Until those political victories are reversed, I don’t see how there can be an insurgency from below—at least nothing of a sufficiently large-scale to make a difference. The required jolt has to come from somewhere else, from political campaigns and legislative enactments. Some Democratic politician has to catch on to the fact (I think it is a fact) that there is a new majority waiting to be born. It won’t be the 99 percent but it could be well over 50 percent: Americans in trouble or too close to trouble for comfort. Elections can be won if these people are drawn into the electorate. And the way to draw them in is to establish a legal framework that makes their mobilization possible.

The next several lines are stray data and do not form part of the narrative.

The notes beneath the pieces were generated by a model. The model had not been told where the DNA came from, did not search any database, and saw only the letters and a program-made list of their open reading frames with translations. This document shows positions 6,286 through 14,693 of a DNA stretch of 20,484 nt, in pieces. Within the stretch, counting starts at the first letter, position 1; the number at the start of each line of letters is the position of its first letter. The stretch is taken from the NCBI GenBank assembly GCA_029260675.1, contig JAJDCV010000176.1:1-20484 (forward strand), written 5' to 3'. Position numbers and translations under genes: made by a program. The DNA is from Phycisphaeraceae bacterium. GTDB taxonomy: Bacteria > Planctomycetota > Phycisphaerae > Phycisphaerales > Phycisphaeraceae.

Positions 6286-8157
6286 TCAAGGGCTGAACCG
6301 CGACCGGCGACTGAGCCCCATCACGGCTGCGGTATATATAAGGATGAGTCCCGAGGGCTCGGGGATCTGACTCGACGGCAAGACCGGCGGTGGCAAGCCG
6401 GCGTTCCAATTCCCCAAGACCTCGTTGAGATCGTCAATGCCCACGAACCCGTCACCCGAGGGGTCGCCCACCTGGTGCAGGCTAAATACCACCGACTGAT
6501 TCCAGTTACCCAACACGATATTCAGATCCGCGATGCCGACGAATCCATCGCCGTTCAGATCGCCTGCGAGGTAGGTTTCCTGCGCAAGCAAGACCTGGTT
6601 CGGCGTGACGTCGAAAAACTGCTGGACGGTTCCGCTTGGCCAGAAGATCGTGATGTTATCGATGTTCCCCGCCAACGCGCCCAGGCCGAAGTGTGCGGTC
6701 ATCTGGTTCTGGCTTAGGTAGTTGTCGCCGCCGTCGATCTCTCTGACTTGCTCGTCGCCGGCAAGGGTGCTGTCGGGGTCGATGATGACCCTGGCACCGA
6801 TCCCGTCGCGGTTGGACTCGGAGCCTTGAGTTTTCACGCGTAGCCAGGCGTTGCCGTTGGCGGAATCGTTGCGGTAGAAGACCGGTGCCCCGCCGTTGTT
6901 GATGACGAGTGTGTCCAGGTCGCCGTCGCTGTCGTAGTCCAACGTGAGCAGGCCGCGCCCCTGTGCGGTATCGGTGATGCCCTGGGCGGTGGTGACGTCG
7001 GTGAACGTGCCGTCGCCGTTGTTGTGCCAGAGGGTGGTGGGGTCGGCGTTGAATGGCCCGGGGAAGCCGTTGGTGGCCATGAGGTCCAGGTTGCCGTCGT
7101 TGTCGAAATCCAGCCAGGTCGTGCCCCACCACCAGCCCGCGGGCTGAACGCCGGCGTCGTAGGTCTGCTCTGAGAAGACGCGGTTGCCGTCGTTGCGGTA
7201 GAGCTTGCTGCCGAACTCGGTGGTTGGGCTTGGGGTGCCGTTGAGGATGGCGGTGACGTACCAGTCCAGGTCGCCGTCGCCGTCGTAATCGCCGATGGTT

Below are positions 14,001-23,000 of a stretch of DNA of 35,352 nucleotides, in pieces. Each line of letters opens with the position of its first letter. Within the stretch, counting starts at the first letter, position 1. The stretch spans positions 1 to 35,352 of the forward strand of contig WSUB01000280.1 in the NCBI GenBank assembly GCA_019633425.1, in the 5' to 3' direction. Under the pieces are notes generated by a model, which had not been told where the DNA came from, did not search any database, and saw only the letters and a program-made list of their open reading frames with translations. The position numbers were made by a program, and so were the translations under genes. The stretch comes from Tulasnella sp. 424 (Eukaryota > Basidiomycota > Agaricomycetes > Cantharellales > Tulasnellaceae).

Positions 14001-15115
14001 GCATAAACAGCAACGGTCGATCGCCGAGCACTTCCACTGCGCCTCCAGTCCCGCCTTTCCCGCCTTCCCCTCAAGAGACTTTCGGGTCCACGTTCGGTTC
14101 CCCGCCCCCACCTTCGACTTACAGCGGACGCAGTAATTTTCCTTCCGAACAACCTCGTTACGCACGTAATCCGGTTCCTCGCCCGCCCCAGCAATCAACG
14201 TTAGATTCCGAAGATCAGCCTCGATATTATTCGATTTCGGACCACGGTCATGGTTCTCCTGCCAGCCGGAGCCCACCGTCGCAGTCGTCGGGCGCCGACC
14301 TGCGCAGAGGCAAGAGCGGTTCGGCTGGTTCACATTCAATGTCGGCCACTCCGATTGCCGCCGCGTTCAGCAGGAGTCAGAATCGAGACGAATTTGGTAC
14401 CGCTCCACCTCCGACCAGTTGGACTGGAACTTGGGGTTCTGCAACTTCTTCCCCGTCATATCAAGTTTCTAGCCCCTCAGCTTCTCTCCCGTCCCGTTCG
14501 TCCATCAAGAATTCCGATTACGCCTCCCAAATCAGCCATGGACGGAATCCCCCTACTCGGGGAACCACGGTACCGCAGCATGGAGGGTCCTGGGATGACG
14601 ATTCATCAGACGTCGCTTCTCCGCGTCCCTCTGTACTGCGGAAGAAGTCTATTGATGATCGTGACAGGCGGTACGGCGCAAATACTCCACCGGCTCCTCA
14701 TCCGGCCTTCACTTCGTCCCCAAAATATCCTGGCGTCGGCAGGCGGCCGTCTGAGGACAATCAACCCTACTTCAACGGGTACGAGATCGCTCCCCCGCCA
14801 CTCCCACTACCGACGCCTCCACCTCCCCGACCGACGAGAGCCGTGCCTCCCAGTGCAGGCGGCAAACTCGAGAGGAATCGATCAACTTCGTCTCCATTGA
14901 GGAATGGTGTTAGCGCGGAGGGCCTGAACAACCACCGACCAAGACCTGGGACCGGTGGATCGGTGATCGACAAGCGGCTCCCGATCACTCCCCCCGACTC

But how does this imaginary Democrat win an election before the legal framework is established and the majority mobilized? I don’t think that there is a Marxist answer to that question. But in America today, it is probably easier to organize for political power than for economic power, easier to win a national election than a union election. So that’s the victory we have to figure out some way to win. There are many politicians today who are more than willing to represent the ruling class; we need a few politicians brave enough to represent Americans in trouble—the working class in itself, but not yet for itself.
Michael Walzer is editor emeritus at Dissent. Parts of this article previously appeared in the Italian magazine Reset.
This article is part of Dissent’s special issue of Arguments on the Left. To read more arguments in the issue, click here.